HHS funds inject millions into Georgia’s HIV battle

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The federal government awarded over $1 million to three Georgia health clinics last month to expand HIV prevention, treatment, outreach and care.

The grants from the U.S. Department of Health & Human Services are part of an initiative to reduce the number of new HIV infections in the U.S. by 90% by 2030. HHS gave about $369,000 to MedLink Georgia in Colbert (outside Athens), $345,000 to Palmetto Health Council in Atlanta and $338,000 to Recovery Consultants of Atlanta in Decatur.

The grant is “vital,” according to MedLink Georgia CEO Dave Ward.

“With the help of these resources, we will be able to make a big impact in the health of our communities by raising awareness of HIV prevention services available and increasing testing and treatment to improve health outcomes and decrease the risk of transmission of HIV,” Ward told Project Q Atlanta.

The three Georgia clinics joined 268 other grantees in 26 states, Puerto Rico and the District of Columbia for a total HHS award of over $48 million.

Clinics like these are “a key point of entry to HIV prevention and treatment services,” according to HHS Secretary Xavier Becerra.

“I am proud of the role they play in providing critical services to 1.2 million Americans living with HIV,” Becerra said in a press release. “Today’s awards will ensure equitable access to services free from stigma and discrimination while advancing the Biden-Harris administration’s efforts to ending the HIV/AIDS epidemic.”

Xavier Becerra, secretary of the U.S. Department of Health & Human Services (Photo courtesy HHS)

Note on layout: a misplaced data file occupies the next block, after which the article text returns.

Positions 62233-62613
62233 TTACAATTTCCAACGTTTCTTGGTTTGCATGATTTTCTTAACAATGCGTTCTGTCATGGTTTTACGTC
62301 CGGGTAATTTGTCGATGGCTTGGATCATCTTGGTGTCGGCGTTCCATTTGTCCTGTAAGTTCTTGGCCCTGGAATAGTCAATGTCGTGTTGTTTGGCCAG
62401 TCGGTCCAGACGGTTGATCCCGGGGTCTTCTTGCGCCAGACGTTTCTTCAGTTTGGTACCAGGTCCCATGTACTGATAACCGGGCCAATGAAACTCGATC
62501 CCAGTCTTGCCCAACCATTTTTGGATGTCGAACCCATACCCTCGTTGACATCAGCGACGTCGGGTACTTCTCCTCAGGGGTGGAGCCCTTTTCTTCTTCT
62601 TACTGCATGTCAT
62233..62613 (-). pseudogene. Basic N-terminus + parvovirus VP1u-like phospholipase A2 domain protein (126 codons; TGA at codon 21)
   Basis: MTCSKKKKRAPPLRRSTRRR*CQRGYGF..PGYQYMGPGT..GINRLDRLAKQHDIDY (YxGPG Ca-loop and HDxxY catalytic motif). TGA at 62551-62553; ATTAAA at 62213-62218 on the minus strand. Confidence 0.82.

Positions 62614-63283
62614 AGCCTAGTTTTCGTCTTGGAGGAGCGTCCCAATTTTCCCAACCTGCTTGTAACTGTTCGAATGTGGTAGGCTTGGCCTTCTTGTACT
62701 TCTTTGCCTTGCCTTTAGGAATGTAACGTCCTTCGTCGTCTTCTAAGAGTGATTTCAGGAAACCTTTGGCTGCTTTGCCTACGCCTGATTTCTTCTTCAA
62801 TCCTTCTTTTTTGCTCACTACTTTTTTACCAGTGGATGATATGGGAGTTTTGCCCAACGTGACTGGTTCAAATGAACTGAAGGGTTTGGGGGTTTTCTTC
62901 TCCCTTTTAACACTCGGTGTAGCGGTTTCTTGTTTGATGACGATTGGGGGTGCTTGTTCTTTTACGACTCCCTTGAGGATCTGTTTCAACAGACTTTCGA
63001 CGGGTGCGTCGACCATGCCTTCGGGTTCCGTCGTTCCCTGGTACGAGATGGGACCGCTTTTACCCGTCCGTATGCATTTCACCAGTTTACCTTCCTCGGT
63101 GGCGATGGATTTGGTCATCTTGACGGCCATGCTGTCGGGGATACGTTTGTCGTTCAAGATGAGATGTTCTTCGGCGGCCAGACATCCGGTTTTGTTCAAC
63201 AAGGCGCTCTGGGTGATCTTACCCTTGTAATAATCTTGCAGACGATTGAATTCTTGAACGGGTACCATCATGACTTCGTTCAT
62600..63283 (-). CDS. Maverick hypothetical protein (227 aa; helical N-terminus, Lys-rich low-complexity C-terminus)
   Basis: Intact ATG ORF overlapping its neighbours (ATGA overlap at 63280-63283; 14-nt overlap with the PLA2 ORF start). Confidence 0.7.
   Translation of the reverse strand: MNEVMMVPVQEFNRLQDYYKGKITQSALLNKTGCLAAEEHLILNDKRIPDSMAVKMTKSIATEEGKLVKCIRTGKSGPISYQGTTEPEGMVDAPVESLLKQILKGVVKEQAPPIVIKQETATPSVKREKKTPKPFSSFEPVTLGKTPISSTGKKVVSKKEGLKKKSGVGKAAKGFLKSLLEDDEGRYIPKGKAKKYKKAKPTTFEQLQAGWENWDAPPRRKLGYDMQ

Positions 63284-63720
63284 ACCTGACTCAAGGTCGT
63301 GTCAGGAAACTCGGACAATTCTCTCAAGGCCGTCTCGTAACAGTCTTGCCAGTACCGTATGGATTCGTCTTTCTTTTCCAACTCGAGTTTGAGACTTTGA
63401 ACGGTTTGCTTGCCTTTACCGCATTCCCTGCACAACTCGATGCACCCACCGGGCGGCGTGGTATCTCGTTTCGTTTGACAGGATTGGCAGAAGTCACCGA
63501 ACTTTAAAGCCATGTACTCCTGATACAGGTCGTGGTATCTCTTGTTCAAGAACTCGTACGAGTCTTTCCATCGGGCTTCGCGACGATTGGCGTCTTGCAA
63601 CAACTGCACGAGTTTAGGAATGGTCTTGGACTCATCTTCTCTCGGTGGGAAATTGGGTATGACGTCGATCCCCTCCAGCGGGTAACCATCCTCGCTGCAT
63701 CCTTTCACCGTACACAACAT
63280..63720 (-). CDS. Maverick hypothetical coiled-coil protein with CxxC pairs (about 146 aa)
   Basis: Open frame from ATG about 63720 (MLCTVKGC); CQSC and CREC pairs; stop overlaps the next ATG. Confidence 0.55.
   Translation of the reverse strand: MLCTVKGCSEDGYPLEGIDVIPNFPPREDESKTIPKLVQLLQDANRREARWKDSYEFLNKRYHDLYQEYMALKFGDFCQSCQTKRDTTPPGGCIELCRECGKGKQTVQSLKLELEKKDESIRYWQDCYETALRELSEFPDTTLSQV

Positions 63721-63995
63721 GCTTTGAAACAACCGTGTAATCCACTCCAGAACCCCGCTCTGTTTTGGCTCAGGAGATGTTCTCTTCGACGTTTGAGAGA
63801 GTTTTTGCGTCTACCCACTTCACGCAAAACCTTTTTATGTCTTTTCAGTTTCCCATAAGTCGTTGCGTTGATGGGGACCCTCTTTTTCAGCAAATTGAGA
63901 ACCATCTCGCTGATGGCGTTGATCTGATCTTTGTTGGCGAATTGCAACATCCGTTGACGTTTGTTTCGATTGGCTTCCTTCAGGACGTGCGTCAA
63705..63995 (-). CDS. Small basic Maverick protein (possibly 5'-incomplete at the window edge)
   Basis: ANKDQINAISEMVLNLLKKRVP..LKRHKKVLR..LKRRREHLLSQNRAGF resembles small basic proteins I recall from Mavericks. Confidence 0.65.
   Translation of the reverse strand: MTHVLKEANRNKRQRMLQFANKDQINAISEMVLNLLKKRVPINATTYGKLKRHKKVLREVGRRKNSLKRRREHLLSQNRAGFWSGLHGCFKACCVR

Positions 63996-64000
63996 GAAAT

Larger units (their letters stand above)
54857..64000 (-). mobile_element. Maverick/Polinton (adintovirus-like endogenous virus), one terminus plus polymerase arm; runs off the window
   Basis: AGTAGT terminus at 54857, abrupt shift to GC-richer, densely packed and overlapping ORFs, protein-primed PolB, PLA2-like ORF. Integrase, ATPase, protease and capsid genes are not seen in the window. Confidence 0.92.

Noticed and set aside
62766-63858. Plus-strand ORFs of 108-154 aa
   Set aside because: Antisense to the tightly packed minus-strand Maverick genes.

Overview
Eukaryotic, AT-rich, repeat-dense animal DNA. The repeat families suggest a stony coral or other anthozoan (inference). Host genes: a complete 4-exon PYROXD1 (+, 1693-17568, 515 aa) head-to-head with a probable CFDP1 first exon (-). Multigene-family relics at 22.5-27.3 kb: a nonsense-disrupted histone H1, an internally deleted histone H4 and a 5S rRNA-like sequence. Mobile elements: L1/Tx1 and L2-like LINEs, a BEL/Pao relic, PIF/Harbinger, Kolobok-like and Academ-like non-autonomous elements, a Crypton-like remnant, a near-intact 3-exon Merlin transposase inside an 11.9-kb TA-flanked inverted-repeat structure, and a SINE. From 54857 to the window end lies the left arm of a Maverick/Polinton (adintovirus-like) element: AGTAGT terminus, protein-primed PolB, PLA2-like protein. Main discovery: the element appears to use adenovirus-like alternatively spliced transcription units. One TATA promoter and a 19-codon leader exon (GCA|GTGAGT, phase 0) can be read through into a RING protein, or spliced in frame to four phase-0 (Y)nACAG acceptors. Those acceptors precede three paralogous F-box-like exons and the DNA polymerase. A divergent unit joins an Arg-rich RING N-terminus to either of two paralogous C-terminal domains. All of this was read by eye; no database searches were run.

More for HIV in Georgia

HHS also announced its annual Ryan White HIV/AIDS Program funding for cities, counties, states and community organizations in the U.S. Recipients throughout Georgia received over $112 million of some $2.21 billion in Ryan White funding for fiscal year 2021.

The program serves nearly 560,000 low-income, uninsured and underinsured people living with HIV across the country.

“These funds support viral suppression that saves lives, reduces health disparities and slows the spread of HIV,” Becerra said earlier this month.

Here is the full list of grantees in Georgia:

  • Georgia ($71.2 million)
  • Atlanta ($28.2 million)
  • Columbus Department of Public Health ($490,000)
  • Southeast Health District ($495,000)
  • Chatham County Board of Health ($1.7 million)
  • Cherokee County Board of Health ($445,000)
  • Clarke County Board of Health ($547,000)
  • Clayton County ($285,000)
  • Cobb County Board of Health ($277,000)
  • DeKalb County Board of Health ($433,000)
  • Floyd County Board of Health ($299,000)
  • Hall County ($321,000)
  • Houston County ($606,000)
  • Laurens County Board of Health ($371,000)
  • Lowndes County Board of Health ($538,000)
  • Ware County Health Department ($690,000)
  • Augusta University ($1.2 million)
  • Emory University ($661,000)
  • AID Atlanta ($386,000)
  • Albany Area Primary Health Care ($910,000)
  • Augusta University Research Institute ($38,000)
  • Grady Memorial Hospital ($753,000)
  • Positive Health Impact Centers ($500,000)
  • St. Joseph’s Mercy Care Services ($707,000)


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